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Israel uses detention without trial on Jewish extremist for first time

Aug. 5, 2015 10:35 A.M. (Updated: Aug. 5, 2015 8:35 P.M.)
Palestinians take part in a protest against the death of the 18-month-old child killed in an arson attack in the occupied West Bank, on August 2, 2015. (AFP/Ahmad Gharabli/File)
NAZARETH, Israel (AFP) -- Israel used a controversial form of detention without trial against an alleged Jewish extremist for the first time, following international outcry over the death of a Palestinian toddler in an arson attack.

The use of "administrative detention," which has been applied to thousands of Palestinians, came as Israeli authorities arrested another suspected Jewish extremist and extended the detention of the leader of a radical religious group.

None of the three were accused of direct involvement in last week's firebombing of a Palestinian home in the occupied West Bank in which an 18-month-old toddler was killed.

On Tuesday, Defense Minister Moshe Yaalon signed an administrative detention order against Mordechai Mayer, an Israeli settler arrested for "his involvement in violent activities and terrorist attacks in recent times", a defense ministry statement said.

Media reports had suggested the attorney general had given permission for the authorities to take such action against three suspected extremists.

Israel normally applies administrative detention against Palestinians, allowing them to be held without trial or charge for renewable six-month periods.

Currently, 379 of the 5,686 Palestinian prisoners held in Israeli jail are on administrative detention, according to official figures, and a long list of Palestinian prisoners have gone on hunger strike to protest the policy.

Israel's routine use of administrative detention flouts international law, which stipulates that it may only be used in exceptional circumstances.

It can now be used for Jewish detainees in cases where there is insufficient evidence to go to trial or if the suspect refuses to testify.

Meir Ettinger, the head of a Jewish extremist group, stands at the Israeli justice court in Nazareth Illit on August 4, 2015, a day after his arrest. (AFP/Jack Guez/File)

'Nationalist crimes'

On Monday, meanwhile, authorities detained Meir Ettinger, whose grandfather Meir Kahane founded the racist anti-Palestinian Kach group, and a court prolonged his detention until the weekend on suspicion of "nationalist crimes."

Ettinger was arrested "because of his activities in a Jewish extremist organisation," a spokesman for the Shin Bet domestic security agency said.

According to Israeli media, he was the brains behind a June 18 arson attack on a shrine in northern Israel where Christians believe Jesus performed the miracle of the loaves and fishes.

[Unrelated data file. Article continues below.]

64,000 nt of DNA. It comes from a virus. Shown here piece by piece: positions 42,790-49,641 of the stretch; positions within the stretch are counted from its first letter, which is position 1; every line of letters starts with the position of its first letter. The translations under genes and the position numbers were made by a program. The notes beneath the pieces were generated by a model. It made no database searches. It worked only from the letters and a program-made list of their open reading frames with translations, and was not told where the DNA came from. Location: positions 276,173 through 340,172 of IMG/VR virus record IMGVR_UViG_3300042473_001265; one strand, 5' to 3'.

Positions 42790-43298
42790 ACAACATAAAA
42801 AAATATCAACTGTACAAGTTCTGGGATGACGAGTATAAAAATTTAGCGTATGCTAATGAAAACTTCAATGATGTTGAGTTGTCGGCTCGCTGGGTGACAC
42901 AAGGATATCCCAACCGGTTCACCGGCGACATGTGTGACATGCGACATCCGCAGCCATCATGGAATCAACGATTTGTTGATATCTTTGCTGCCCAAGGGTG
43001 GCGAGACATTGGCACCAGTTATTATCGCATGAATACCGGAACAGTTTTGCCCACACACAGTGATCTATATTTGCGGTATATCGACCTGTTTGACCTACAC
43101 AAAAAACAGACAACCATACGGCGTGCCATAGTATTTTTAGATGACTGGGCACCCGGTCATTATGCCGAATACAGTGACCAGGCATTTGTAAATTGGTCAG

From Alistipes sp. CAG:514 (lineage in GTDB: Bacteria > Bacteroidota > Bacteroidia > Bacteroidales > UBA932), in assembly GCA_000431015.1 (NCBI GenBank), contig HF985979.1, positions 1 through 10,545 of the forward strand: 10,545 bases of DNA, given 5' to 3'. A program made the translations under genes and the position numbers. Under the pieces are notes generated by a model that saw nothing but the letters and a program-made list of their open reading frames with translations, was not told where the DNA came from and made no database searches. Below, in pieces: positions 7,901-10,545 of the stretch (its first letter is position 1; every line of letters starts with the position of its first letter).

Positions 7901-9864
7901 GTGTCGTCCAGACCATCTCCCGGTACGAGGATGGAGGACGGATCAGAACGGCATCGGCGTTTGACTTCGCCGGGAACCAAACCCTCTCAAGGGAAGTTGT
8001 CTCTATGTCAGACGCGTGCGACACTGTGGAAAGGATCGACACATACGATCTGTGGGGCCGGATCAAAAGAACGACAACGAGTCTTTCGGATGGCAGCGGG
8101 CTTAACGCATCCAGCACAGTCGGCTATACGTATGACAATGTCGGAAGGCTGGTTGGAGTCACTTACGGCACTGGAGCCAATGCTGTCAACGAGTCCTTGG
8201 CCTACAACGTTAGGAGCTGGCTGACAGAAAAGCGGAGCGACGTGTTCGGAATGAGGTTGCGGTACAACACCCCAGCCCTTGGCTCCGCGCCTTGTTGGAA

Police said Ettinger, 23, was suspected of "nationalist crimes," but did not accuse him of direct involvement in the attack in which the toddler died.

"All that is window dressing, there is nothing on file" connecting Ettinger to the crime, his lawyer Yuval Zemer told reporters after Tuesday's hearing, which featured a smiling Ettinger flanked by two courtroom guards.

The hearing was held in private.

Citing a blackout ordered by the authorities, Zemer also said nothing about the exact reasons for his client's arrest on Monday.

Another man, Eviatar Slonim, was arrested "for belonging to an extremist organisation," a Shin Bet spokeswoman said on Tuesday. No details were provided on any charges against him.

There was no suggestion that either Slonim or Mayer were suspects in Friday's firebombing, which killed 18-month-old Ali Saad Dawabsha.

Dawabsha's parents and brother were severely burned in the attack on their home and remain in a "critical" condition, a hospital spokeswoman said.

Relatives carry the body of 18-month-old Palestinian toddler Ali Saad Dawabsha, who died after his house was set on fire, during his funeral in the West Bank village of Duma on July 31, 2015. (AFP/Thomas Coex/File)

'Price tag' violence

Graffiti at the site of the attack indicated it was carried out by Jewish extremists.

A Jewish Star of David was spray-painted on a wall along with the words "revenge" and "long live the Messiah."

That was indicative of so-called "price tag" violence -- a euphemism for nationalist-motivated hate crimes by Jewish extremists.

The Palestinian Authority has submitted a request to the International Criminal Court to probe the firebombing and settler violence, the foreign ministry in the West Bank city of Ramallah said.

Prime Minister Benjamin Netanyahu condemned the attack on the Dawabsha family as "terrorism in every respect," and vowed to spare no effort in bringing the perpetrators to justice.

However, his comments have been met by skepticism from many Palestinians, who have pointed out that Israeli government policies -- including support for settlement expansion, and frequent impunity for settlers -- allowed for the attack to take place.

Ma'an staff contributed to this report.
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